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You Can’t Judge A Book By Its Cover: What I Learned in My First Few Months of Recruiting


[ – From the Desk of Jess, Rookie Recruiter]

It’s been 3 months since I started working as a full-time recruiter and I must say it’s a different world than what I had imagined. One big take away that I’ve have learned so far is that you can’t judge a person by a single profile, be it their resume, their LinkedIn profile, or other social media accounts. Someone who looks amazing ‘on paper’ can turn out to be totally different from how they portray themselves. Candidates can give us resumes that paint an entirely different portrait than their LinkedIn profiles, i.e., different start and end dates for previous jobs, or different work history altogether. While I understand that people will cater their resumes to the job they’re applying for, there’s a difference between strategic inclusions and omissions and flat-out misrepresentations. Candidates can be deceitful, unpleasant, arrogant… or professional, polite, credible, and incredible. I have had some fantastic interviews with fascinating people and some challenging interviews with less-than-ideal candidates. I’ve had experiences where the 1st and 2nd interview can be totally different with the same candidate! I now understand why 2nd interviews are so important. One 30-minute interview is not enough time to get to know a candidate. 2nd interviews offer an opportunity to delve deeper, to better understand the candidate’s experience, skillset, and attitude, and what they’re looking for in a job and employer. 2nd interviews also help uncover dishonesty or misrepresentations – if the information, motivation, expectations, and attitudes presented in the 1st interview doesn’t align with that offered in the 2nd interview, it’s not a good sign. I try to learn from every experience and, where possible, offer candidates advice as to how they can improve their approach job-hunting and interviewing.

Key pieces of advice I would offer to all candidates:

  1. Be honest on your resume and LinkedIn profile, and make sure they match. The start and end dates at a given job, the job titles, and the company names should be the same. Discrepancies raise red flags. Also, check your grammar! Employers view the care and attention to detail with which you prepare your resume and online professional profile as an indication of that which you’ll bring to the job if they hire you.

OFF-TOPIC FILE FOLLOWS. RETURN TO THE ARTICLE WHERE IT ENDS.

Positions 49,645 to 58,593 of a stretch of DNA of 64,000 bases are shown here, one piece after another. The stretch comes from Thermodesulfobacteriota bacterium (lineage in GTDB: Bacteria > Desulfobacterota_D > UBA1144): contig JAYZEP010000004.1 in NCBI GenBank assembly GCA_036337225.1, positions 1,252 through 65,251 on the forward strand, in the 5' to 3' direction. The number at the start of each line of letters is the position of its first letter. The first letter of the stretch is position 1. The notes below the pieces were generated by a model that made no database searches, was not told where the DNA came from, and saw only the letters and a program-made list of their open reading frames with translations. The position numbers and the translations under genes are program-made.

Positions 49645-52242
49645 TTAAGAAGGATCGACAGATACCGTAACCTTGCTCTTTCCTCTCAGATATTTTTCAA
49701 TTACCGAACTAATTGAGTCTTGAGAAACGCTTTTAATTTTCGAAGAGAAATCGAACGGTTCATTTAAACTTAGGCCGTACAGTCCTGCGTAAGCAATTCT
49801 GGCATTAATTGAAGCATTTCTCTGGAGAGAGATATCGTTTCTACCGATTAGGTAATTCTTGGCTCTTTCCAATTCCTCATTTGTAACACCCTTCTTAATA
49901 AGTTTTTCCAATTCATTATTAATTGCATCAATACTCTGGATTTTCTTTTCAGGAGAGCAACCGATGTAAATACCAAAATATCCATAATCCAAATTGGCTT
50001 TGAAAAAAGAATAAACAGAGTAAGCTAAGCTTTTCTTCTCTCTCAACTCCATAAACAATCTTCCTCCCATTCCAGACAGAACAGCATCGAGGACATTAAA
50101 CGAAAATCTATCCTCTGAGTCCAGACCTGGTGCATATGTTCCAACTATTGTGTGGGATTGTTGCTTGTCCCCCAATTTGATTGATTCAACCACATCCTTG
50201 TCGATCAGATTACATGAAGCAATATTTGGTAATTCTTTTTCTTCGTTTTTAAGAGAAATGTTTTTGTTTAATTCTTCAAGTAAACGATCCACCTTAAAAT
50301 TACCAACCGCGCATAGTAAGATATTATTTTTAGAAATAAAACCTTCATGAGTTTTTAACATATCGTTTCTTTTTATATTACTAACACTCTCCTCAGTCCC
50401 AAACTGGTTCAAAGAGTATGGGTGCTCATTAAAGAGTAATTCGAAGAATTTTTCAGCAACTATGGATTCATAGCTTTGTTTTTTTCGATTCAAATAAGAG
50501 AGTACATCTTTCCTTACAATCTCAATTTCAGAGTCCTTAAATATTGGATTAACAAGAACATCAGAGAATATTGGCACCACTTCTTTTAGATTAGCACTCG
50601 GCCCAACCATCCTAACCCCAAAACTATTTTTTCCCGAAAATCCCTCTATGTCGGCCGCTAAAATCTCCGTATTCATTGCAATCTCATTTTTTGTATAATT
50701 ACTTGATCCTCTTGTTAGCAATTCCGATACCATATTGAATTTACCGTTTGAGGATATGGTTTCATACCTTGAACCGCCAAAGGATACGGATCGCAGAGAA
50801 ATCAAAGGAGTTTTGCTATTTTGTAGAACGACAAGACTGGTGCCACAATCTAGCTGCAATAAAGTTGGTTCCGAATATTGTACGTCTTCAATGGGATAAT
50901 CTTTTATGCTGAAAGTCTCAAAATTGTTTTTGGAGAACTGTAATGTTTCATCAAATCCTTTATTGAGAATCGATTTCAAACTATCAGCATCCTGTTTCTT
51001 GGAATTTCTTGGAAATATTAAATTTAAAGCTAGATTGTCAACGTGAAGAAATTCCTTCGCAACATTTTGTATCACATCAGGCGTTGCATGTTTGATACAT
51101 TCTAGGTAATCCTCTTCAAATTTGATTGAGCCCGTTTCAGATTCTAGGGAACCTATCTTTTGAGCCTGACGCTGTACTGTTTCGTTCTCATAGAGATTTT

2. Amp up the enthusiasm! This is your life, your career, get excited for changes and new opportunities! I know not everyone is equally upbeat and bubbly – but if you don’t come across engaged and motivated, well then it seems like you don’t really care or want the position.

  3. Ask lots of questions about the role. I always send the candidate a job description before our phone call, and I can’t tell you how many times they still get confused as to what the job really is. If you’re confused, speak up! We don’t want to connect candidates with jobs that aren’t the right fit for them, but to know if a job is the right fit, you need to understand what it is. An interview is not a one-way interrogation, it’s a conversation. Don’t be afraid to ask questions.

The other big take-away from my first 4 weeks as a recruiter: getting to know candidates is a wonderful experience. I love getting to know someone and their experiences. How did they get into real estate? What do they like and dislike about their current role? What keeps them there? Where do they want to be? It’s very satisfying working with good candidates to understand their career trajectory, their aspirations, their passions, and what drives them. It’s even more satisfying to help passionate, driven candidates move from jobs where they feel stuck and unhappy into challenging and rewarding new positions. Their excitement when the interview process culminates in an employment offer is invigorating, uplifting and infectious – it’s what makes me come to work every morning and keep recruiting.

I love what I do, and I can’t wait to see how the next quarter goes.

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